Bad stimulus can make consumers look as ridiculous as they do in that Chevy ad. When their role is minimized to parsing out tiny differences and petty details, we completely miss the point of research— especially qualitative, which is to delve and learn, not to comparatively snipe. By presenting them narrow stimulus, we are defining what we think is important to them through OUR lens instead of hearing about their world through THEIR lens. And then we have the nerve to criticize the consumers who are pressed into this situation— as all the while, behind the glass, clients and agencies alike complain about how this batch of consumers are so “picky” or “provincial.”
If they are, we have to seriously consider that it is because we inadvertently asked them to be. That is the role we created for them when we presented that stimulus; one they merely stepped into. Their only sin is obliging us.
There is a possibility the creative teams behind the Chevy ad felt real jubilation at this supposed takedown of consumer research. But rather than dissing consumer research and the people who participate in it, the ad actually held up a mirror the absurd way stimulus is created and presented— something all marketers and advertisers need to take responsibility for, and even creatives are complicit in.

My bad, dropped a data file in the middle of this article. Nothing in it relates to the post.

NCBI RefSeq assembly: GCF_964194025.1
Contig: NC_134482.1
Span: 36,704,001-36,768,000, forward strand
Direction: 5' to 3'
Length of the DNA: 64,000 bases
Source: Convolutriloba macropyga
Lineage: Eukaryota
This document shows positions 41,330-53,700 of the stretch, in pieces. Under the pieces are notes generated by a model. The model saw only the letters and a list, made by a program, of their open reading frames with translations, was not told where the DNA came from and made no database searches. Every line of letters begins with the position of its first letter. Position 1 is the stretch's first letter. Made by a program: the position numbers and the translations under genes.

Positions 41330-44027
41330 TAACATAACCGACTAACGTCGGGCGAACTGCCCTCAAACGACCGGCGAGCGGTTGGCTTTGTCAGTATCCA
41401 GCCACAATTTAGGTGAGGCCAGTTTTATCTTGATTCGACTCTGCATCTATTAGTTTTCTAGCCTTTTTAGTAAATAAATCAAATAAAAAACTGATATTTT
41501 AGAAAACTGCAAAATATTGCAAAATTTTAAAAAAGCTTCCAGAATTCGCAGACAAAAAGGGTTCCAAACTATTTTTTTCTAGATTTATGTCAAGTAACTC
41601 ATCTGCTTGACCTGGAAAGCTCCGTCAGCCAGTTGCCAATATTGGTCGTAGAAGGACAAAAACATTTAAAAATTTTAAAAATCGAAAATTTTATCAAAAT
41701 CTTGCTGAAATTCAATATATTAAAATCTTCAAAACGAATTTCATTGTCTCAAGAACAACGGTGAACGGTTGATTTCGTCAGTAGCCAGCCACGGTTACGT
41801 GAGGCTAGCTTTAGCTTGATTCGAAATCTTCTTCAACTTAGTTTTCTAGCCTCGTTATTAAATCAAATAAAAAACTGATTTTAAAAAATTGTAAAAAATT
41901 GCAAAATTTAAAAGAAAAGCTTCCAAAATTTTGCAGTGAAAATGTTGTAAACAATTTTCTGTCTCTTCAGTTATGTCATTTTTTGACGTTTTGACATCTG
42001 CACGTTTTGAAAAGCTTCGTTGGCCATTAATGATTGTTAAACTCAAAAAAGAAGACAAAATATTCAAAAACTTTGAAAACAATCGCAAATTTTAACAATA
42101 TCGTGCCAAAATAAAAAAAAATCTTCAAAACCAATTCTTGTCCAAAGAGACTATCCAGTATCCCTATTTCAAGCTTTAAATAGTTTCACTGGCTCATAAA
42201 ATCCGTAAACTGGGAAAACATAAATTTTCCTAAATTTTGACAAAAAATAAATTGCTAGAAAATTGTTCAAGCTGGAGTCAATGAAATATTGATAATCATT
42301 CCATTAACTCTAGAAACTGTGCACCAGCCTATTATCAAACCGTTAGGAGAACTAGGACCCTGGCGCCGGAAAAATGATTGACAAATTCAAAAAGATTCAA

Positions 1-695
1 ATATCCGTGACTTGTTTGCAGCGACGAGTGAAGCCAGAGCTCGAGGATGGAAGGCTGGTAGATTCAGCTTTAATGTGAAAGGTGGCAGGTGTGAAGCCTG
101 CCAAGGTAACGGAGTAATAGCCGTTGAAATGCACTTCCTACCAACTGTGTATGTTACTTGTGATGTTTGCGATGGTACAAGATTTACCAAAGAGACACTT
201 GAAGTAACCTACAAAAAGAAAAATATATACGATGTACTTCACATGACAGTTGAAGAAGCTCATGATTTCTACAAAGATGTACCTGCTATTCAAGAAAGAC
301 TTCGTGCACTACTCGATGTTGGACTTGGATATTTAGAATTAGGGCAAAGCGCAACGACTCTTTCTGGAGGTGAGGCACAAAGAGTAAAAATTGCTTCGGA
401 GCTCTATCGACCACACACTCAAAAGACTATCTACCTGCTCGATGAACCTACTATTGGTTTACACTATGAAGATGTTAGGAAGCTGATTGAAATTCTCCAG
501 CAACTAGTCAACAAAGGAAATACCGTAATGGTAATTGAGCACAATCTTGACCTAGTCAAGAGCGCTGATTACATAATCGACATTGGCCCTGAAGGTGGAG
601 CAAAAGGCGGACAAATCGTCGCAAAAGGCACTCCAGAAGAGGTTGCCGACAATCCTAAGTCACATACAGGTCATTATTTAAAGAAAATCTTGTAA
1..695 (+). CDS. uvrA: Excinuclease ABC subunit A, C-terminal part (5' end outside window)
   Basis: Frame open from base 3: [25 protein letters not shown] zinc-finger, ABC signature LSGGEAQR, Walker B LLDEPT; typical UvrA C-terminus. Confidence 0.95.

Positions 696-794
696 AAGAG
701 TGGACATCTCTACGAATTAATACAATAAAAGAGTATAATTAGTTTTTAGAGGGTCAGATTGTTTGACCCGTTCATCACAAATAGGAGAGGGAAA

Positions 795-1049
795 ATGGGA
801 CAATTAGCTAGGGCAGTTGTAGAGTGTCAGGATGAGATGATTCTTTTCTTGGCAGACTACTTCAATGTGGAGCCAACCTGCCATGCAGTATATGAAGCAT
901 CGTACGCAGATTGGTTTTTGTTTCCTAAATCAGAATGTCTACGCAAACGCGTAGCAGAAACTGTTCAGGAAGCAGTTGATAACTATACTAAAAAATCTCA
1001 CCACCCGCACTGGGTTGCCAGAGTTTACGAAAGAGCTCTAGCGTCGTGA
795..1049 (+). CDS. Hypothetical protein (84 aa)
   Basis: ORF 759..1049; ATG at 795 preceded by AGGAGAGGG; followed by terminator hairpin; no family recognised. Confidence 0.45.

This ad did not perform very well among viewers, although the client received critical accolades for the other Chevy Colorado spot in the Super Bowl. My guess is that the heavy-handedness in using the focus group scenario actually hurt this ad, as it distracted watchers from the primary point. People at home on their couches were likely busy laughing at the absurdity of the group, and probably forgot that the intended message of “truck guys are macho, so buy a truck.” There is some irony in that the teams undermined their own primary message while reinforcing their secondary one— their not-so-subtle attempt at decrying the “tyranny” of research and its impact on their creative product.
Not that it was much of a primary message to begin with. But that’s a topic for another post.
View the Chevy Colorado 2015 Super Bowl ad here: https://www.youtube.com/watch?v=JJBRpylC9-Q
For more reading on another failure of bad stimulus, diving deeper into the world of “marketing-ese,” things marketers care about and no one else does— check out this Pitfalls of Poor Research, co-written with me by Asher Hunter from Metrix Consulting in Melbourne.